Pain Introspection

By | February 5, 2016
Relatively speaking, I haven’t made a lot of bad decisions or done a lot of crazy, ill-advised things in my life. I’ve always been the type to follow directions, do what you’re told, and respect authority, which I think is predominantly a good thing. No one is perfect, though, and it also helps to be proficient in handling the failures and not-so-proud moments.
The challenge for me is that, as a life-long perfectionist, the imperfect moments have probably created relatively amounts of guilt, shame, and disappointment than the might for someone else. The more I reflect on this the more aware I become of the damage that can be done by these unfortunate emotions, the results of needless perfectionism and pressure, coming both internally from within myself and externally from society. Left unaddressed, this emotional baggage can manifest in ways that one might not intuitively expect and even result in physical ailments, movement restrictions, and pain.
It is amazing how prolific our brain is at protecting our bodies at all costs. The human brain must have really been a student of Maslow’s hierarchy of needs when it was growing up…or rather, evolving over thousands of years. Even in cases of no real danger, no measurable “pathology,” if you will, our bodies can do strange things to protect against a perceived threat, especially when overly sensitized or when dealing with a scenario that has a history of causing pain or danger. When it comes to pain, it’s all about what the brain THINKS is happening…even if it might be wrong.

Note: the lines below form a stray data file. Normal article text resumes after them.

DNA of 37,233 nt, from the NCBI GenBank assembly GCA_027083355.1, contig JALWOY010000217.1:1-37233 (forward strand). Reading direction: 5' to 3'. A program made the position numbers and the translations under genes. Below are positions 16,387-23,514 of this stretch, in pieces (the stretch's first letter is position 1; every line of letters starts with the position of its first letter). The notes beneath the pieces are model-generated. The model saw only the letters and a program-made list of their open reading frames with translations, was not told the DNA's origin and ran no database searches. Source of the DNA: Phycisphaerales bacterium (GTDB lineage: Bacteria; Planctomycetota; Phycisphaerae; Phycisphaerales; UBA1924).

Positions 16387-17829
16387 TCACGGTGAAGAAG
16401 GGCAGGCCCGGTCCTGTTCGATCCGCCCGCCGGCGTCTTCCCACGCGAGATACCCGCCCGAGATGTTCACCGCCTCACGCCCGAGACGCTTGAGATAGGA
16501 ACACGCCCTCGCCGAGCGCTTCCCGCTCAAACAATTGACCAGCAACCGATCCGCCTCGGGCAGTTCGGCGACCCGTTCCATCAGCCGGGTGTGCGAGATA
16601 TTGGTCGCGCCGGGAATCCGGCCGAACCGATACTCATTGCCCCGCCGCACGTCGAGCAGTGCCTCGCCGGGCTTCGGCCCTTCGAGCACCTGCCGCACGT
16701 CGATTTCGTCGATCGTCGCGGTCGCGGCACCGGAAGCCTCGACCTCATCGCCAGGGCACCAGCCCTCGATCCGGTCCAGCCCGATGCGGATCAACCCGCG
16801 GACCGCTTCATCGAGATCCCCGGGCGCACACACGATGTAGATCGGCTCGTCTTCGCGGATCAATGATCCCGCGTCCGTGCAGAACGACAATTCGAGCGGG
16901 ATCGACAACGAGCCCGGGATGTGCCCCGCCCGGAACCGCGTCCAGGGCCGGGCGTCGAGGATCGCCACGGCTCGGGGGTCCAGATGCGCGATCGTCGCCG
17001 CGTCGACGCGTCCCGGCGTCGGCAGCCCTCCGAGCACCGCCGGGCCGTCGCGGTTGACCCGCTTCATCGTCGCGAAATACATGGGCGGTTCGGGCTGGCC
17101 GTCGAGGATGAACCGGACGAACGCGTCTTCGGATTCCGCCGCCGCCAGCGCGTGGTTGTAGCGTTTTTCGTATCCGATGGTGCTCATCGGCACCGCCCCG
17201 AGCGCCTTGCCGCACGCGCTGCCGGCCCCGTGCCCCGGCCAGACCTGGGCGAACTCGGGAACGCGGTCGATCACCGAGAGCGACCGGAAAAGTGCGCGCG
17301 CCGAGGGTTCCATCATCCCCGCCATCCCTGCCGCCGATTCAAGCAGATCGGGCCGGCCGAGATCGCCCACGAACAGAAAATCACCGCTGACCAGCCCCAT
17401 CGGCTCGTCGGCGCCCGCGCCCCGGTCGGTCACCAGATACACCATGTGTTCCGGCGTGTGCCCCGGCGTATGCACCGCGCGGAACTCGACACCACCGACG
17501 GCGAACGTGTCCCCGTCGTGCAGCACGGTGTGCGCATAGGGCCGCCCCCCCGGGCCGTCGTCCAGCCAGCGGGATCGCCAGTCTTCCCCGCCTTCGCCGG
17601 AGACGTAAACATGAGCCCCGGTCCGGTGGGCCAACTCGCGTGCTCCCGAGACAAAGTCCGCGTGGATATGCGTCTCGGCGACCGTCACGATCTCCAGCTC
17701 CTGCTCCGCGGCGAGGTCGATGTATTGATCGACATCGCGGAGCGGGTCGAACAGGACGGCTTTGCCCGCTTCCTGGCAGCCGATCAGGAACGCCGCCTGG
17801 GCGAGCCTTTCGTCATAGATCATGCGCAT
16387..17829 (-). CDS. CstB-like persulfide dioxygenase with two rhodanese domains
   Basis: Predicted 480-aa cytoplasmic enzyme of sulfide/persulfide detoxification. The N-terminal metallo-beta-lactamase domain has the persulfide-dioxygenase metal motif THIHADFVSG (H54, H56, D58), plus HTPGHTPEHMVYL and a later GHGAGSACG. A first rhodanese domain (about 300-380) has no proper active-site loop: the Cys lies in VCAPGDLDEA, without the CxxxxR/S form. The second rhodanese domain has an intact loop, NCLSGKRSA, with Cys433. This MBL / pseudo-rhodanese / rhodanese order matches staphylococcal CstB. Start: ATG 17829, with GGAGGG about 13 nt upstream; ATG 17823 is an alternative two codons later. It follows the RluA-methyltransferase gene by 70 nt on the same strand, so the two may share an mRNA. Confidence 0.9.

None of this is to say that no pathologies are real and/or that all pain and discomfort is fake. However, I think it’s an important intellectual progression that science is making to understand that A) pain is a protection mechanism, B) pain is created in the brain by the brain’s choice, and thus C) it’s possible to experience pain or restriction when no real harm has been done if the brain perceives a threat based upon the sensory inputs provided.
Upon this discovery, my first thought was to “bucket” any pain event in either the “real pain (pathology or injury)” bucket or the “fake pain (needless protection by the brain due to a perceived threat that wasn’t really even a threat)” bucket. Many times, however, pain events are driven by a complex cocktail of multiple stimuli, and as such, a little of both, and/or something else entirely, may be true. Perhaps you did injure your ankle a little but the body goes overboard in protecting a small injury. Perhaps later the tissues have perfectly healed, but your brain is still overly protective; maybe it doesn’t yet believe the ankle is healed or simply decides to protect against future injuries, thus pain and movement restrictions persist beyond their useful life. Or perhaps you’re dealing with emotional trauma, and the brain decides to create pain and/or movement inhibition as a distraction mechanism to avoid experiencing the emotional pain instead (see John Sarno’s work for more on this).